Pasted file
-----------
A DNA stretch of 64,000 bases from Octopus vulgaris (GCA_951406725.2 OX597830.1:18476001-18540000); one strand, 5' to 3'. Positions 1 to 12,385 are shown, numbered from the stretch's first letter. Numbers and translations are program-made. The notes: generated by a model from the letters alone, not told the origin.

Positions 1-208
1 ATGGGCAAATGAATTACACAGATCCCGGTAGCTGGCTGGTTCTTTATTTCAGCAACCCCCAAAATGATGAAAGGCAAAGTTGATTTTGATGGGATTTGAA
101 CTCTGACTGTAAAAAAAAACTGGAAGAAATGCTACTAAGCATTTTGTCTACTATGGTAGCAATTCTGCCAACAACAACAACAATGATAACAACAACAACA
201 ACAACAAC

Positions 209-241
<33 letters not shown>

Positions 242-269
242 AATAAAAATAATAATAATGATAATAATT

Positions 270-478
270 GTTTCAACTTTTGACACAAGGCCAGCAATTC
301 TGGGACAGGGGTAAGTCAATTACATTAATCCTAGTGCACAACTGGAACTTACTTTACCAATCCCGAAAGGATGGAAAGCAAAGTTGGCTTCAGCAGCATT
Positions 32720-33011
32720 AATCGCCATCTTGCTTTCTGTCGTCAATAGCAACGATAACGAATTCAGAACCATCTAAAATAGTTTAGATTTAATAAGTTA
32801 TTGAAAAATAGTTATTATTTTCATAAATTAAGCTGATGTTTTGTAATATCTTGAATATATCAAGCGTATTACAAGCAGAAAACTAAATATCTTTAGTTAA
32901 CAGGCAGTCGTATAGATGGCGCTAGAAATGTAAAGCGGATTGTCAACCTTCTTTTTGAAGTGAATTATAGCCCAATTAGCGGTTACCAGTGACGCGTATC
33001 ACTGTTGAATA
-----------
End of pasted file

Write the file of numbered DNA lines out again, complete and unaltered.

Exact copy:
A DNA stretch of 64,000 bases from Octopus vulgaris (GCA_951406725.2 OX597830.1:18476001-18540000); one strand, 5' to 3'. Positions 1 to 12,385 are shown, numbered from the stretch's first letter. Numbers and translations are program-made. The notes: generated by a model from the letters alone, not told the origin.

Positions 1-208
1 ATGGGCAAATGAATTACACAGATCCCGGTAGCTGGCTGGTTCTTTATTTCAGCAACCCCCAAAATGATGAAAGGCAAAGTTGATTTTGATGGGATTTGAA
101 CTCTGACTGTAAAAAAAAACTGGAAGAAATGCTACTAAGCATTTTGTCTACTATGGTAGCAATTCTGCCAACAACAACAACAATGATAACAACAACAACA
201 ACAACAAC

Positions 209-241
<33 letters not shown>

Positions 242-269
242 AATAAAAATAATAATAATGATAATAATT

Positions 270-478
270 GTTTCAACTTTTGACACAAGGCCAGCAATTC
301 TGGGACAGGGGTAAGTCAATTACATTAATCCTAGTGCACAACTGGAACTTACTTTACCAATCCCGAAAGGATGGAAAGCAAAGTTGGCTTCAGCAGCATT
Positions 32720-33011
32720 AATCGCCATCTTGCTTTCTGTCGTCAATAGCAACGATAACGAATTCAGAACCATCTAAAATAGTTTAGATTTAATAAGTTA
32801 TTGAAAAATAGTTATTATTTTCATAAATTAAGCTGATGTTTTGTAATATCTTGAATATATCAAGCGTATTACAAGCAGAAAACTAAATATCTTTAGTTAA
32901 CAGGCAGTCGTATAGATGGCGCTAGAAATGTAAAGCGGATTGTCAACCTTCTTTTTGAAGTGAATTATAGCCCAATTAGCGGTTACCAGTGACGCGTATC
33001 ACTGTTGAATA